daylight saving time

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daylight saving time

(DST), time observed when clocks and other timepieces are set ahead so that the sun will rise and set later in the day as measured by civil timecivil time,
local time based on universal time. Civil time may be formally defined as mean solar time plus 12 hr; the civil day begins at midnight, while the mean solar day begins at noon.
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. The amount of daylight on a given dayday,
period of time for the earth to rotate once on its axis. The ordinary day, or solar day, is measured relative to the sun, being the time between successive passages of the sun over a stationary observer's celestial meridian.
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 of the year at a given latitude is fixed, but over the year the hours of sunrise and sunset vary from day to day. During the summer months, the sun rises earlier and sets later and there are more hours of daylight. If clocks and other timepieces are set ahead in the spring by some amount (usually one hour), the sun will rise and set later in the day as measured by those clocks. This provides more usable hours of daylight for activities that occur in the afternoon and evening, such as outdoor recreation. Daylight saving time can also be a means of conserving electrical and other forms of energy. In the fall, as the period of daylight grows shorter, clocks are set back to correspond to standard timestandard time,
civil time used within a given time zone. The earth is divided into 24 time zones, each of which is about 15° of longitude wide and corresponds to one hour of time. Within a zone all civil clocks are set to the same local solar time.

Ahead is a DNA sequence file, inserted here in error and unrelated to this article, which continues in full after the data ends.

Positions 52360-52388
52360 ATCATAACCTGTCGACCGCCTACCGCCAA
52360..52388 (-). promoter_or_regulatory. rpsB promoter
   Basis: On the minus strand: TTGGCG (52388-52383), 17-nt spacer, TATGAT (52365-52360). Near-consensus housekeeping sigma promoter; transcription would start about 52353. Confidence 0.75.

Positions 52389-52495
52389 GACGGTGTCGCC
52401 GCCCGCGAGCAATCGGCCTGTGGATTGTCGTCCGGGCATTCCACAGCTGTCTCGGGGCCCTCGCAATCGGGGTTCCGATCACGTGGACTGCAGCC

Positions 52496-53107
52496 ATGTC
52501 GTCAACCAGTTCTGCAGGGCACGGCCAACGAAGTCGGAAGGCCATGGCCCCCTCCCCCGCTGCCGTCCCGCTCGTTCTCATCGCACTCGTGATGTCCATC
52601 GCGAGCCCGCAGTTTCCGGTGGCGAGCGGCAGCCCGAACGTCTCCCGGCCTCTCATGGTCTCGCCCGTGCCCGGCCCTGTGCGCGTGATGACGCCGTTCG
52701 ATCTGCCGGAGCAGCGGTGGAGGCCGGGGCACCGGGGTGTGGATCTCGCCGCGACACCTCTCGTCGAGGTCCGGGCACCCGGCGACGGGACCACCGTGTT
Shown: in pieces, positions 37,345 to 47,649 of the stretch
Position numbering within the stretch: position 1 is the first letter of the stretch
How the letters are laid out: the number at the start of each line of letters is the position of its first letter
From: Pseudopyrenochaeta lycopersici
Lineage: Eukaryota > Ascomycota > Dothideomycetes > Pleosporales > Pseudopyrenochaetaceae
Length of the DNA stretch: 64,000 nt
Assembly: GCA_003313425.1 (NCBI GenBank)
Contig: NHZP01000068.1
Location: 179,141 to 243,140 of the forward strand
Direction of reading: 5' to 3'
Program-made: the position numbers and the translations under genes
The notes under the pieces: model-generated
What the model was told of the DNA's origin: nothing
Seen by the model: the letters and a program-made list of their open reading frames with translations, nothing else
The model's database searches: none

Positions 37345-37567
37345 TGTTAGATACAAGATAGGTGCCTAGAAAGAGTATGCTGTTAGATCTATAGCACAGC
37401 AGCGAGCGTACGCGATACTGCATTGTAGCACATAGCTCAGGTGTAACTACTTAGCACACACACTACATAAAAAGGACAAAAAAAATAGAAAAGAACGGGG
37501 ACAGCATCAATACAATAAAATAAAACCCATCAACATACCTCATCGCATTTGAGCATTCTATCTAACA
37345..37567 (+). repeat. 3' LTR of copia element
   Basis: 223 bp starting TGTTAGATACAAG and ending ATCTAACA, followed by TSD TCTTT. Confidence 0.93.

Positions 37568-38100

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.

Benjamin Franklin, when serving as U.S. minister to France, wrote an article recommending earlier opening and closing of shops to save the cost of lighting. In England, William Willett in 1907 began to urge the adoption of daylight saving time. During World War I the plan was adopted in England, Germany, France, and many other countries. In the United States, Robert Garland of Pittsburgh was a leading influence in securing the introduction and passage of a law (signed by President Wilson on Mar. 31, 1918) establishing daylight saving time in the United States. After World War I the law was repealed (1919). In World War II, however, national daylight saving time was reestablished by law on a year-round basis. National year-round daylight saving time was adopted as a fuel-saving measure during the energy crisis of the winter of 1973–74. In late 1974, standard time was reinstituted for the winter period. In 1987 federal legislation fixed the period of daylight saving time in the United States as the first Sunday (previously the last Sunday) in April to the last Sunday in October; it was expanded in 2005 (effective 2007) to extend from the second Sunday in March to the first Sunday in November. Arizona and Hawaii do not use daylight saving time.

daylight saving time

[¦dā‚līt ‚sāv·iŋ ‚tīm]
(astronomy)
A variation of zone time, usually 1 hour more advanced than standard time, frequently kept during the summer to make better use of daylight. Also known as summer time.